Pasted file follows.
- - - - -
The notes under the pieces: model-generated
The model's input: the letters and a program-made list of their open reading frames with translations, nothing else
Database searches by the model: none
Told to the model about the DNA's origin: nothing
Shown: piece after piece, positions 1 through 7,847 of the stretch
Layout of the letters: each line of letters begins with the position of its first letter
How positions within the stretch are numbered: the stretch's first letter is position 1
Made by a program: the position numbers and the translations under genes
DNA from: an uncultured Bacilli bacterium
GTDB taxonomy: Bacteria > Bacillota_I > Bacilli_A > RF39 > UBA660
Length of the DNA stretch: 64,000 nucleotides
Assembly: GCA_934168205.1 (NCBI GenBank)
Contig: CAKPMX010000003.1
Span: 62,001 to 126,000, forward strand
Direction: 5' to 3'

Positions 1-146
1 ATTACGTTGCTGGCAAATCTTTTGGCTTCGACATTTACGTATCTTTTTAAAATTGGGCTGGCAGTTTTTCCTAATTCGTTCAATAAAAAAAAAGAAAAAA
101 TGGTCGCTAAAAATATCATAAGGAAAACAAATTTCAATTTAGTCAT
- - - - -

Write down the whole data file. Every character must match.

The notes under the pieces: model-generated
The model's input: the letters and a program-made list of their open reading frames with translations, nothing else
Database searches by the model: none
Told to the model about the DNA's origin: nothing
Shown: piece after piece, positions 1 through 7,847 of the stretch
Layout of the letters: each line of letters begins with the position of its first letter
How positions within the stretch are numbered: the stretch's first letter is position 1
Made by a program: the position numbers and the translations under genes
DNA from: an uncultured Bacilli bacterium
GTDB taxonomy: Bacteria > Bacillota_I > Bacilli_A > RF39 > UBA660
Length of the DNA stretch: 64,000 nucleotides
Assembly: GCA_934168205.1 (NCBI GenBank)
Contig: CAKPMX010000003.1
Span: 62,001 to 126,000, forward strand
Direction: 5' to 3'

Positions 1-146
1 ATTACGTTGCTGGCAAATCTTTTGGCTTCGACATTTACGTATCTTTTTAAAATTGGGCTGGCAGTTTTTCCTAATTCGTTCAATAAAAAAAAAGAAAAAA
101 TGGTCGCTAAAAATATCATAAGGAAAACAAATTTCAATTTAGTCAT